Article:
Thursday, July 20, 2000

Sweet taste of the past up for sale

        All men who would like to be known as “Mr. Softee,” please raise your hands.

        What, no takers? OK, next question: Anybody in the market for nostalgia on wheels?

        As coincidence would have it, not just one but two soft-serve ice cream trucks are up for sale this summer. That's one-fifth of the fleet in Greater Cincinnati.

        Shelley Donlin is selling her truck, a '59 model that's straight out of Mayberry, because her schedule got too tough. She was trying to sell creamy whip while running Deelites restaurant in Ludlow. Her boyfriend helped out, but the job wasn't a good fit. Too much teasing.

        “You can imagine,” Ms. Donlin says. “You've got this big, 6-foot-4 construction worker, and they're going, "Hey, Mr. Softee!' He's going, "Yeah, OK, I'm making $500 a day.' But no one wants to be called that.”

        Nicknames aside, Ms. Donlin is offering her truck for $10,000, half of what she paid three years ago, she says. She has had nibbles from an Indiana dentist and two Turkish guys from New York, but no sale.

        Whoever ends up with the truck will be joining a small world.

        In Greater Cincinnati, only 10 of the vintage gas guzzlers are still road-worthy. The four based in Kentucky are owned by Ms. Donlin, Jeff Westhoff of Boone County and Richard Maloney of Newport.

        Mr. Westhoff, a teacher whose truck provided summer employment for himself and his children, also is looking to sell. His daughter just got married, and his son has grown too tall.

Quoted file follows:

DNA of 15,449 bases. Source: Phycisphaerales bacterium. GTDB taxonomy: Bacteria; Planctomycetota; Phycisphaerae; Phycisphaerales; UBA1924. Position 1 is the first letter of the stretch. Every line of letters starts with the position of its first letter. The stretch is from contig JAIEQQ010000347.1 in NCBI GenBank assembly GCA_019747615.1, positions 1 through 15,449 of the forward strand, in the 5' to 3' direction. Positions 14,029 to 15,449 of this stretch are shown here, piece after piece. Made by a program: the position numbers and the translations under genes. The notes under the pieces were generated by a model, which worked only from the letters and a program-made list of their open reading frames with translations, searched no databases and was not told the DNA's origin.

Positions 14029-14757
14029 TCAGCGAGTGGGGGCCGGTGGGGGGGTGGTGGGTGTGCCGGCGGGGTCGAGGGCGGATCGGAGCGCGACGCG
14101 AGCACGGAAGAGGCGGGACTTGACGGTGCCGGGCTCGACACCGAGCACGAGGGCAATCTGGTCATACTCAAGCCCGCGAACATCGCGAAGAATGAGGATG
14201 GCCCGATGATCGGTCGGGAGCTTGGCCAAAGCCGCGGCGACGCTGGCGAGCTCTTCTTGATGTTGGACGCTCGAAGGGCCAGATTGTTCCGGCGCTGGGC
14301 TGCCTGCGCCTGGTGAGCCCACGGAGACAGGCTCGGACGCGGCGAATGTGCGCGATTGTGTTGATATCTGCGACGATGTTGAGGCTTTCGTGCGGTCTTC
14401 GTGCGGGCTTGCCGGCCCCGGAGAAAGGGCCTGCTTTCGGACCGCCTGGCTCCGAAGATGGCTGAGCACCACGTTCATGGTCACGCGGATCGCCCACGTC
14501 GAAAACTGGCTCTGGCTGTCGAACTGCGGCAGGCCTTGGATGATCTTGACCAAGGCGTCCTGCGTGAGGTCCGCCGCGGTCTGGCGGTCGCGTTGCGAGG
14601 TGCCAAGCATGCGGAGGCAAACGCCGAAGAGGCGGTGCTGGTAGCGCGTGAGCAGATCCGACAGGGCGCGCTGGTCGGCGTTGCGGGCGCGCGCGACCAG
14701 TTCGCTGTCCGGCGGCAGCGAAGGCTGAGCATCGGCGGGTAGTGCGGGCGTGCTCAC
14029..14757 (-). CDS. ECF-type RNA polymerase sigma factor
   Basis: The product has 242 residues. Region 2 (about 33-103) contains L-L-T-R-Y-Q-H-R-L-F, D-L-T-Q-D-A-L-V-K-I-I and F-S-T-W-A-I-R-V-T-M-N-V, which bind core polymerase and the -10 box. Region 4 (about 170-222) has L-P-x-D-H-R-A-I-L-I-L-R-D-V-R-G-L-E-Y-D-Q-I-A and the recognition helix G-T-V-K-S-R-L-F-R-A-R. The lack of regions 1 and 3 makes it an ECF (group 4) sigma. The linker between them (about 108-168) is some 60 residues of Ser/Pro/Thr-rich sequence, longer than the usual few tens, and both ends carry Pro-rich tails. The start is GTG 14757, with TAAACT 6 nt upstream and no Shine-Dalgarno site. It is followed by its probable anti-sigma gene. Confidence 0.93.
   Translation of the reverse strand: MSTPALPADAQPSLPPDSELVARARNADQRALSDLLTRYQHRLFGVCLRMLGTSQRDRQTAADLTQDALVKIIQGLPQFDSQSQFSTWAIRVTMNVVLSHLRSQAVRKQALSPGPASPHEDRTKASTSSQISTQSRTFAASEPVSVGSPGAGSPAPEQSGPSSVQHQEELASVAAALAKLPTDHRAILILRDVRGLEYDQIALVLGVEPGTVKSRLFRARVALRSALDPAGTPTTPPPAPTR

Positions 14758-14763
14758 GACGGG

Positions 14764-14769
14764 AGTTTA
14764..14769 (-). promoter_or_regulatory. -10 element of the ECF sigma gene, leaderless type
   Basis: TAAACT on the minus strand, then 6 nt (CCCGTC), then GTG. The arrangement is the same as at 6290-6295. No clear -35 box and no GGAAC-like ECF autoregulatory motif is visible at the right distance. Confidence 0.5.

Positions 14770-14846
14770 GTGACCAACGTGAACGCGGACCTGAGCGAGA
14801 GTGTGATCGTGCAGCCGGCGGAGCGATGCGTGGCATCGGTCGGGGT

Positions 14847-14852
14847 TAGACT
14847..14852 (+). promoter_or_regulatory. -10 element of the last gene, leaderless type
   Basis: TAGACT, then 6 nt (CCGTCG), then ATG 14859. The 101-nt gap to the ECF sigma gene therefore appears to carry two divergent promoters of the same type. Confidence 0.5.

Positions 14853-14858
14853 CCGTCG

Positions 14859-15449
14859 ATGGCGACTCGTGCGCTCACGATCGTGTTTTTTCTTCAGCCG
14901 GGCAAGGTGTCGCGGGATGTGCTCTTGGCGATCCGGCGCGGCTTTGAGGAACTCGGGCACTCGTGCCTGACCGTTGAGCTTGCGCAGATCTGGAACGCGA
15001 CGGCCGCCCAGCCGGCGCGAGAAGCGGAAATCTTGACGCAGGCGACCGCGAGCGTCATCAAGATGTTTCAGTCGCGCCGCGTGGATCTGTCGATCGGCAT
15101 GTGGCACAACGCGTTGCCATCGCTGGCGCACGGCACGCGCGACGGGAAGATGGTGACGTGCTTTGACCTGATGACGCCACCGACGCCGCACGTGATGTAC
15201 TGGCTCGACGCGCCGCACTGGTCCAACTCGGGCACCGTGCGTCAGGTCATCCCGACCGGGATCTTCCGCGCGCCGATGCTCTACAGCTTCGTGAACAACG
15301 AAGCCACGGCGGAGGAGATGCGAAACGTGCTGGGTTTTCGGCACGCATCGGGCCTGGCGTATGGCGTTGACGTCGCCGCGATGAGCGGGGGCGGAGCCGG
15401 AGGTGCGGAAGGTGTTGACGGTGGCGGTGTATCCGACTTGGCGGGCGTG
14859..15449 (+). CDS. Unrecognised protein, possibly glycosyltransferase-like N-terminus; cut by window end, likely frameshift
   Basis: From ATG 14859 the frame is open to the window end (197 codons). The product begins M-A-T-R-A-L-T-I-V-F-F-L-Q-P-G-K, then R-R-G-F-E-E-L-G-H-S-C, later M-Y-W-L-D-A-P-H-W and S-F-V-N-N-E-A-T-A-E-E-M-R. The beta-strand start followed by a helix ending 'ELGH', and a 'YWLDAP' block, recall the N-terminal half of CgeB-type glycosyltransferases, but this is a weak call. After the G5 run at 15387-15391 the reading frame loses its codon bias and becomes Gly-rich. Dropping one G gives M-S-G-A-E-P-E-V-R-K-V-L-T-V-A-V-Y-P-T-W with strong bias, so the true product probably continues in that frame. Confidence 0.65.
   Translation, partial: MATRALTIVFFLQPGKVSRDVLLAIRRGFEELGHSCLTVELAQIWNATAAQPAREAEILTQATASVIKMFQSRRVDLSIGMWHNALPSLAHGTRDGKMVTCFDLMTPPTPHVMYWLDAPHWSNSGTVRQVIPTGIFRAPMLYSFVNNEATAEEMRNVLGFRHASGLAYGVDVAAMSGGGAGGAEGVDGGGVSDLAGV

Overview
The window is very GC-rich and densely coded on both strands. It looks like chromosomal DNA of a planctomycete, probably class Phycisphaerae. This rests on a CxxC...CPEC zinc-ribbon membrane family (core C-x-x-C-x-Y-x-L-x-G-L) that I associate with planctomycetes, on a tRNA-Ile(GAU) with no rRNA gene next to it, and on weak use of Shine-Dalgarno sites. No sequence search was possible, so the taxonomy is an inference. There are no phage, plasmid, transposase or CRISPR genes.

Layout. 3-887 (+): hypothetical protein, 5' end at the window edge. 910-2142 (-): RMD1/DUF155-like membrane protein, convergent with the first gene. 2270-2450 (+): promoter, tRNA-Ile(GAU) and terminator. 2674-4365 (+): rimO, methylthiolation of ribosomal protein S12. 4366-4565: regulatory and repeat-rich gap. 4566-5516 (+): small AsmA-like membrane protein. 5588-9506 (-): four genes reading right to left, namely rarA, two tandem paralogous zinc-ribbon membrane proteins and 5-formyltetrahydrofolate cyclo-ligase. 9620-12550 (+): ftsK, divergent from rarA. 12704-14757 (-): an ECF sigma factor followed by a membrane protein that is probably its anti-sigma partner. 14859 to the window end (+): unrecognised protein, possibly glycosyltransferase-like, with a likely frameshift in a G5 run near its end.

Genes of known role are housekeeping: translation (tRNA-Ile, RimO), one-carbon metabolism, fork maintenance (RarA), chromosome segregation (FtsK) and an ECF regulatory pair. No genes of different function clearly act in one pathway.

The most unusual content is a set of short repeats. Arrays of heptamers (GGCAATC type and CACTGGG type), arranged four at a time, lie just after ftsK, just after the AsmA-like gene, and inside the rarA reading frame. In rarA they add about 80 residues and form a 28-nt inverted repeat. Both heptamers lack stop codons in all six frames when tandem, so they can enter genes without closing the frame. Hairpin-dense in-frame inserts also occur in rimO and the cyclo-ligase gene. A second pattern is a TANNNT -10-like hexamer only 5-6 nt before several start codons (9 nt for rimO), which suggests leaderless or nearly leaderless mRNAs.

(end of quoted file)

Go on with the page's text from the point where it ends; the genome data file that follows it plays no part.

In Newport, Mr. Maloney is the dean of capitalism on a cone.

        For 32 years, he has served city neighborhoods for 10 hours a day, seven days a week, every summer. At 56, he probably could retire at any time on his earnings, he says.

        People love the creamy stuff. Sixty percent of Mr. Maloney's business comes from grown-ups, some of whom like the old-fashioned truck as much as the treats. It reminds them of childhood.

        “I've had people try to get me to pull over on the expressway,” Mr. Maloney says.

        He owns the only Mr. Softee franchise in Greater Cincinnati. All others are selling ice cream under their own names, although some customers still call them “Mr. Softee.”

        In the early '60s, there were 150 Mr. Softee trucks in the region. The business faded not for lack of customers, but because truck owners didn't want to go to the expense of upgrading, Mr. Maloney says. The fleet kept getting older and less reliable. Owners got older and less interested.

        Today, the remaining soft-servers have a certain disdain for their competition: popsicle trucks, which are more prevalent and easier to maintain.

        Ms. Donlin diplomatically calls their product “junk on a stick.”

        Mr. Maloney objects to the pricing: two bucks for a drumstick cone you can get cheaper at the grocery.

        By contrast, he makes his treats on the spot — cones, sundaes, malts, milkshakes and banana boats.

        This summer, Mr. Maloney raised his prices on everything but a small cone. He stubbornly insists on keeping at least one item under a buck.

        “For the kids,” he says. ˙˙˙

        To contact Ms. Donlin, call 341-0161. For Mr. Westhoff, call 525-7927.

        Karen Samples is Kentucky columnist for the Enquirer. She can be reached at 578-5584 or


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